Sunday, November 24, 2013

Modeling Clay :: Ibis Liburnis :: Epode 1

[from Snowmanradio]

The first lines of this Epode made me laugh when I finally figured them out. I had assumed Horace had presented us with the ibis bird for close inspection. Instead, he had meant just ibis, ‘you will go.’ Reminds me of a translation I once saw in an old yearbook…probably a translation that, like sub ubi for ‘underwear,’ is known by every high school Latin student. This translation was ‘Gail was invited to three parties in all.’ I’ll let you identify the original Latin.

Translation is difficult and I have talked about why and how it is difficult in past blogs. I know I have mentioned the notion of ‘lost in translation,’ but I do not think I have mentioned everything that is lost because, it occurred to me the other day that what is abandoned, whether intentionally or not, is complexity. This thought occurred to me after reading an article about Daniel Ladinsky, who has made a success of himself translating Hafez and Rumi for modern ears.

Modern ears? Yes, those ears that desire to hear what is simple and clean. In architecture we seek clean lines. In typography uncluttered is beautiful. In music, it’s the beat, even over the dissonance of rap. In visual art, a few strokes of color will do for a painting, a few grains of rice scattered on a museum floor for three dimensional art. In literature, we admire the purity of the works of Hemingway. In the wasteland, beyond this aesthetic realm we have constructed, lies what is rejected: the busy, the ornate, the over-the-top. 

Was this also the aesthetics of Hafez or Rumi—or Horace, for that matter? What if complexity was as much a part of the art of their poetry as was the choice of words or the subject matter? Consider music. Think of Bach or Mozart. Now consider the works of these two simplified and reduced to what is essential. In other words, think of their work translated for modern ears. 

This is what has happened to the poems of Hafez and Rumi in the hands of a Ladinsky. This is what happens as I translate Horace. I seek the simple, the everyday speech that will make Horace speak to us. But I worry. Every time, I know I have left behind the complexity. I have lost the beauty of words weaving in and out, words corralled into fantastic sense groups. These things cannot be translated. And so, translation, is of necessity, to return to my analogy with music, monaural.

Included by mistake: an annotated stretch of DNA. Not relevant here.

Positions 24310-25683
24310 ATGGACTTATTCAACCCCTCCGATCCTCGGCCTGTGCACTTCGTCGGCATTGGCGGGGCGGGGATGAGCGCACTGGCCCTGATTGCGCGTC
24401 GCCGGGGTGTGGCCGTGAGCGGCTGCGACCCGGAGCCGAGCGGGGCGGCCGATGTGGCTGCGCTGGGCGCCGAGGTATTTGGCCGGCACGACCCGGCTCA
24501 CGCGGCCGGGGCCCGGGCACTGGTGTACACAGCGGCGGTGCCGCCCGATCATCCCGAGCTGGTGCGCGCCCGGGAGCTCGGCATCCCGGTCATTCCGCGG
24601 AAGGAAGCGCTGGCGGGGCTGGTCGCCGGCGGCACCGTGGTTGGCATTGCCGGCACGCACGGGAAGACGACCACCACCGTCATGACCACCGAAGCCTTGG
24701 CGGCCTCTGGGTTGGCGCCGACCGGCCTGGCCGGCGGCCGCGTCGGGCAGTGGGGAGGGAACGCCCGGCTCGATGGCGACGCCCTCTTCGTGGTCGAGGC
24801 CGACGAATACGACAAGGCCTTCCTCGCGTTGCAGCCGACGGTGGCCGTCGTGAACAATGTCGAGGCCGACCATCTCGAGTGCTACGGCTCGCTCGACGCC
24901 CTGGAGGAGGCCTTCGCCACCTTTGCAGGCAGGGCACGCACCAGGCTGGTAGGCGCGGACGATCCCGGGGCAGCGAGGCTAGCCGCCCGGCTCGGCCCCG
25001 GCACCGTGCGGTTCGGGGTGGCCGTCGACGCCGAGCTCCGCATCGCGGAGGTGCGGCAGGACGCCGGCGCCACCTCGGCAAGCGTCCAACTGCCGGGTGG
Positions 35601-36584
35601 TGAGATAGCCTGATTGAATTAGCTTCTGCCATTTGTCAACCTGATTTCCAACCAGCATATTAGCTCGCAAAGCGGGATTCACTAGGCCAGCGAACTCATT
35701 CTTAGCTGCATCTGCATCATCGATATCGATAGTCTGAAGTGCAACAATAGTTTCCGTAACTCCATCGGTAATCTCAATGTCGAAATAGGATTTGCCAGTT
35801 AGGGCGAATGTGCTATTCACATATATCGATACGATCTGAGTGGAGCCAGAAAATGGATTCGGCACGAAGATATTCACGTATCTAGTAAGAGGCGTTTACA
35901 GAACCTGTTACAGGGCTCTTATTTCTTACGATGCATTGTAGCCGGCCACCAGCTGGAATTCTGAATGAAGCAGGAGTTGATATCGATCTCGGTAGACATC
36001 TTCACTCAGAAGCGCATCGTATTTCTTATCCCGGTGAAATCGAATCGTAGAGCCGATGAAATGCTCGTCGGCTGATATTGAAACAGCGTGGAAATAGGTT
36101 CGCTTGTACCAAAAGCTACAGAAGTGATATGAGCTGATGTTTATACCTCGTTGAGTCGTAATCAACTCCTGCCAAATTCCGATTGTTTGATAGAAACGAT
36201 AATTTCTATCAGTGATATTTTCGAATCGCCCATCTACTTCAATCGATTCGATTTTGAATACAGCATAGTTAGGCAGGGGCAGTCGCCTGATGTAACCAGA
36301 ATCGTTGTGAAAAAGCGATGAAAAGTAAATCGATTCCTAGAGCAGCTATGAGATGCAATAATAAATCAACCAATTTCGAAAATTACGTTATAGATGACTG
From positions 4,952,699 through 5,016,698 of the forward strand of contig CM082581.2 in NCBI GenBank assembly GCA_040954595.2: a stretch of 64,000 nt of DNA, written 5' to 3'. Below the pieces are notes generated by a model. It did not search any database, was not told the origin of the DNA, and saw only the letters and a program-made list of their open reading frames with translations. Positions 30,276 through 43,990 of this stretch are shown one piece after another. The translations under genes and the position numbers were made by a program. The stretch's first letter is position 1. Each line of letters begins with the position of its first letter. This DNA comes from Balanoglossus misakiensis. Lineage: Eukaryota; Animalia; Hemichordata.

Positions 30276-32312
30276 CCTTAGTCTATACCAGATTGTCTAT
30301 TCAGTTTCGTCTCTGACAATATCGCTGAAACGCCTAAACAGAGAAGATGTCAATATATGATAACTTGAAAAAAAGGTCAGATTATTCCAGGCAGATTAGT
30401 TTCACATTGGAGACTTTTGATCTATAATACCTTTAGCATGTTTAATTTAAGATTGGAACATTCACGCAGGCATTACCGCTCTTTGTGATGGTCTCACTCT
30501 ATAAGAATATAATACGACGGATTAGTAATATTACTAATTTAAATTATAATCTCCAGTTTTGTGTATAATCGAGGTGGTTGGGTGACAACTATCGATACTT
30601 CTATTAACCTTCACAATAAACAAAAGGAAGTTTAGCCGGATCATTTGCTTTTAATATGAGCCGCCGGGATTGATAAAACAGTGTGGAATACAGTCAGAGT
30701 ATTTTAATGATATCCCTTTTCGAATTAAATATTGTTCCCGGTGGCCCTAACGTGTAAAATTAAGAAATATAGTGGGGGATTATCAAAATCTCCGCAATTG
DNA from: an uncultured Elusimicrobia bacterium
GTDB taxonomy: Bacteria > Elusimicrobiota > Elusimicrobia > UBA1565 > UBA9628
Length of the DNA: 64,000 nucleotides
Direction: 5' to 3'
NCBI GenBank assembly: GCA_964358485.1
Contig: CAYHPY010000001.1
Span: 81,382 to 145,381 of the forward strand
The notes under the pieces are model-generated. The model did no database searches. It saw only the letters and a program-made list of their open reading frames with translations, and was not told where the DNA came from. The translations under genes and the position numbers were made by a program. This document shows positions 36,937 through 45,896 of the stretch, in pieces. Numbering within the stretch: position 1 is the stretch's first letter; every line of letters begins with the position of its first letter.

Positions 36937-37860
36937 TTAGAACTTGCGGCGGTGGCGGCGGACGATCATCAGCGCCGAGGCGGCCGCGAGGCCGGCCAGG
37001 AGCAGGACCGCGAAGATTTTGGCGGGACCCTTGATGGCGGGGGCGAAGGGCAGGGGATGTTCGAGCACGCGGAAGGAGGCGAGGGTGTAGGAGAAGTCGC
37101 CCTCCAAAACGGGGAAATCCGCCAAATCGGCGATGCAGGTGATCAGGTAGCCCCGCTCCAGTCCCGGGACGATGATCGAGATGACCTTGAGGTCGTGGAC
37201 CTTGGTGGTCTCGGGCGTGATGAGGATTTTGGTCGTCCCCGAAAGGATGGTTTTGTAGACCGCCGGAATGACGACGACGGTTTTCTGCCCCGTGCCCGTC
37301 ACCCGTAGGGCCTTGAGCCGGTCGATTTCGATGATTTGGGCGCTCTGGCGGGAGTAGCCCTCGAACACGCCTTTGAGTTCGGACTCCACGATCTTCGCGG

But is this comparison between music and non-English poetry a fair one? No. Bach can be appreciated in the original and in its many derivations. The Mona Lisa can be viewed by anyone and when translated onto a modern canvas by some Andy Warhol admired. Horace and Hafez, on the other hand, remain just sounds to English ears. There can be no appreciation beyond that. While an English speaker may appreciate the long and short vowels, even the cadence of the original poem, after a few lines, the mind shuts down. Without meaning, the sounds become noise.

And so, while Horace’s words may be eternal, his translations are not, for every few centuries new translations will be demanded not just to extirpate archaisms but to meet the aesthetics of the times. The Bible may have sung in the ears of Wycliff’s listeners, then a few hundred years later in those of King James; today it sings a different song. And tomorrow, there will be another.

Hafez in English may be in Ladinky’s voice today, but tomorrow it will have another’s voice. Horace, too, will continue to change, for, whether he could have  envisioned this or not, his monumentum aere is but modeling clay in the hands of his translators, now that Latin is dead and gone. 

But now a closer look at the work at hand. In this first of Horace’s epodes, his patron Maecenas is off to war. In what capacity? As a rich man, a thrill seeker, like those illuminati and glitterati of Washington D.C. who went off to see one of the first engagements of the Civil War at the Battle of Bull Run, and had to flee for their lives when the Union forces were overrun? Probably Maecenas was none of these. Daniel Garrison in his Horace:Epodes and Odes  [1991] states that Maecenas probably stayed in Rome to keep order at the time of the battle of Actium in 31 BC and went no where, no matter what Horace has implied in this epode. So what were Horace’s words for? Garrison suggests that they were a “statement of loyalty,” a “dedication to Horace’s benefactor.” They seem to be grand words to me, mainly because Horace often uses nos when he means ego. Perhaps here, as in Virgil’s Eclogues, nos is more self-deprecating than it is self-aggrandizing. 

There are three areas in this epode that deserve some grammatical sleuthing. The first of these is:

Ibis Liburnis inter alta navium,
    amice, propugnacula,
paratus omne Caesaris periculum
    subire, Maecenas, tuo.

Besides the lexical hurdle of Liburna [a light, fast-sailing bireme-type ship named after the Liburnians, an Illyrian (Albanian) people] and propugnaculum [a tower on a ship], we have two vocatives (amice and Maecenas) and a ablative/dative (tuo) dangling at the end of the sentence. The vocatives can be dealt with but tuo has caused translators heaps of trouble.